The Fresnel solar collector arrangement according to FIG. 1 is thus essentially temperature-compensated in self-regulating manner, in that any material expansions and contractions resulting from the absolutely normal extreme temperature variations in the regions of use of Fresnel solar collector arrangements are reciprocally balanced out. As a result, the losses due to scattering of the reflected radiation, which have a very negative effect on the yield factor of the system, are avoided to a great extent. Complicated techniques for compensating the changes in length of the materials used, due to temperature, can therefore be eliminated, to a great extent.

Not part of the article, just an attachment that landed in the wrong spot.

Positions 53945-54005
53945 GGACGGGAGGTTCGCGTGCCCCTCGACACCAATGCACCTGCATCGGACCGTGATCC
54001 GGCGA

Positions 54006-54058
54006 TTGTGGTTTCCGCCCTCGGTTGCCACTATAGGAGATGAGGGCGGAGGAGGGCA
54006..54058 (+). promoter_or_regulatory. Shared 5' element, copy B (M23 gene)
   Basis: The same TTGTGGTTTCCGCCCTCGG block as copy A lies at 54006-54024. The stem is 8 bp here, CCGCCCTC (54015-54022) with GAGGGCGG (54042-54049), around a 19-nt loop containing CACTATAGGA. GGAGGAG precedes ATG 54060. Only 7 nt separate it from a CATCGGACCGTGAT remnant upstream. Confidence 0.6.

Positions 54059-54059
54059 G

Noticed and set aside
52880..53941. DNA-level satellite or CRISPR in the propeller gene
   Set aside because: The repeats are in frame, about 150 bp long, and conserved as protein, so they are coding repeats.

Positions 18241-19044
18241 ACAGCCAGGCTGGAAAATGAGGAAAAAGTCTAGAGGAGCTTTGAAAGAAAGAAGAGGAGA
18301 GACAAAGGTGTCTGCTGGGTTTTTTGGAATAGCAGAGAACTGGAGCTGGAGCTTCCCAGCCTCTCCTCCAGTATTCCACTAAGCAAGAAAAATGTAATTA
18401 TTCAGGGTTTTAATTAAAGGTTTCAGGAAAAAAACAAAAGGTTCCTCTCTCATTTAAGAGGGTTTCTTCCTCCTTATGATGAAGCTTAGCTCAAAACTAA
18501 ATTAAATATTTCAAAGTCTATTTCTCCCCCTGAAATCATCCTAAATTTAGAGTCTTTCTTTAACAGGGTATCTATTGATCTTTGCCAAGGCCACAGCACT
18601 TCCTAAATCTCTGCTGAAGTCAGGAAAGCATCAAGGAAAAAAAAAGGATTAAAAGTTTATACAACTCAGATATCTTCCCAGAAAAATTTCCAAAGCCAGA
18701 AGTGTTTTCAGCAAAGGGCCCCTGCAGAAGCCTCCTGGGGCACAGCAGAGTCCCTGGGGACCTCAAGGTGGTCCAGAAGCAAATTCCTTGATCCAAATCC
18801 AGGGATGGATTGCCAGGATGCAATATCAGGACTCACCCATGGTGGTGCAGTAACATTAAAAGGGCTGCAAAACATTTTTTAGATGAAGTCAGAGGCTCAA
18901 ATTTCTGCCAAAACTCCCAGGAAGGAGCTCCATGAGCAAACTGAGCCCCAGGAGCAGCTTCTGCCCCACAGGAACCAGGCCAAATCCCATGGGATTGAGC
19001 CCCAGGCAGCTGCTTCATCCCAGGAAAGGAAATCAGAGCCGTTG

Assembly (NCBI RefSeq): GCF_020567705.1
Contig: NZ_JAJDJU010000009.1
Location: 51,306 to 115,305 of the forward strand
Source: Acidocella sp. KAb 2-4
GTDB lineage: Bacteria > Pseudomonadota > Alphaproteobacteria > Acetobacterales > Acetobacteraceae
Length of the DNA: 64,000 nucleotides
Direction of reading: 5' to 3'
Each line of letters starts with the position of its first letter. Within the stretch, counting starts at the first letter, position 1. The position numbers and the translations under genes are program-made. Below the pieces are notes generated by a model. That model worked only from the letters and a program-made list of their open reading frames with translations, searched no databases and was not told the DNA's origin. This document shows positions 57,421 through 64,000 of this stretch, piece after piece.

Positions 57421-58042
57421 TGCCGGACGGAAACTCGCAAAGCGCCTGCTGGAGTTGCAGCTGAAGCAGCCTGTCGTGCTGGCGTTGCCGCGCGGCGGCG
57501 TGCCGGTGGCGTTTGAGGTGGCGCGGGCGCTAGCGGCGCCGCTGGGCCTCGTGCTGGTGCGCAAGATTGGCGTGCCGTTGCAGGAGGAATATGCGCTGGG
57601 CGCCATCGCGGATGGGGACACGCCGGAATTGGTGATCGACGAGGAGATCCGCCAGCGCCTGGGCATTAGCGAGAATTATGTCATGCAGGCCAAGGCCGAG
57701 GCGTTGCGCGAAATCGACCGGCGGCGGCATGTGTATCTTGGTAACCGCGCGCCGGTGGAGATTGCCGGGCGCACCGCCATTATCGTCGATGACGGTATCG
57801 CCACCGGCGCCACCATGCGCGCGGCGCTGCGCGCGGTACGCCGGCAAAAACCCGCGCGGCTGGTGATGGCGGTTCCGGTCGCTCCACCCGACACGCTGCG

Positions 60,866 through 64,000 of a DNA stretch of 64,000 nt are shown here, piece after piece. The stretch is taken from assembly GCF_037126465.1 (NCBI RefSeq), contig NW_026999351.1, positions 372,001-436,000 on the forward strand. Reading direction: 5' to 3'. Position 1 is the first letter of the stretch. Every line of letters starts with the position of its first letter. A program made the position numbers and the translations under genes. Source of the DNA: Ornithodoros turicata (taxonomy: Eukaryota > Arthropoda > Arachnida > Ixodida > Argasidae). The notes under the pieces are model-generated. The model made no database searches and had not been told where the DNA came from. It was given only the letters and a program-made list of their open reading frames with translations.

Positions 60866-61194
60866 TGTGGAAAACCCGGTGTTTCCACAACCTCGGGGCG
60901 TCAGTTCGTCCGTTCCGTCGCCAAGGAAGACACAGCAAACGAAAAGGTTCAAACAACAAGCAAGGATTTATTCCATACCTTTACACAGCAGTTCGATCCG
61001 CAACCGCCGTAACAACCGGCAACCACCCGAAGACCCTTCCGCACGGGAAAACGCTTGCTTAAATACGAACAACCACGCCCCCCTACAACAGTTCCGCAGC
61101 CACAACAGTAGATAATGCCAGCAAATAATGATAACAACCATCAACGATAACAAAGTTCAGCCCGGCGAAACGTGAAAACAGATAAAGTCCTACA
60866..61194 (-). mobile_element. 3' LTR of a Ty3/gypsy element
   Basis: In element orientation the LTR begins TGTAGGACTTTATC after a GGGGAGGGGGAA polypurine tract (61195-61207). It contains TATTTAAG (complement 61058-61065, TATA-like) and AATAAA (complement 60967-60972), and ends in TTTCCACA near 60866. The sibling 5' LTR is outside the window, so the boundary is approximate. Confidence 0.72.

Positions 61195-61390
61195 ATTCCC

According to FIG. 2, the arrangement is advantageously supplemented in that the primary mirrors 6, 6′ assigned to the individual supporting rails 5, are, in each instance, connected with the supporting rail 5, in each instance, by means of a mirror support 8, 8′, so as to pivot. In this connection, it is known from the prior art to assign a separate electric motor to each primary mirror 6, 6′ and to achieve tracking of the primary mirrors 6, 6′ according to the position of the sun relative to the receiver 1, using this electric motor drive. According to FIG. 2, several primary mirrors 6, 6′ are combined to form a primary mirror group that is characterized by being mechanically coupled with one another by means of a common setting element, namely a connecting rod 10, 10′. The connecting rod 10, 10′ is driven in linearly displaceable manner, by an electric motor, using a linear drive 11, whereby the movement of the connecting rods 10, 10′ on the left and right of the receiver mast 2, and thus the movement of the receiver 1, go in opposite directions by means of a deflection mechanism not illustrated further here. The connecting rods 10, 10′ on the left and right of the receiver 1 are thus either both moved inward or both moved outward. This is understood to mean that one of the two connecting rods 10 or 10′ acts only indirectly on the primary mirrors 6, 6′, namely by way of a deflection mechanism that leads to the aforementioned opposite movement. This, in turn, brings about the result that the mirrors disposed on the right and left are turned toward or away from the centrally disposed reflector or absorber tube at precisely the same angle relationship. The solution shown according to FIG. 2 therefore makes it possible to create mechanical coupling by way of a simple connecting rod 10, 10′, using a single electric motor, and thus to eliminate complicated coordination of several individual electric motors, at least along one supporting rail 5, i.e. within a primary mirror group, and, instead, to allow precise tracking following the position of the sun, using a single common linear drive, because of the angle accuracy of the arrangement.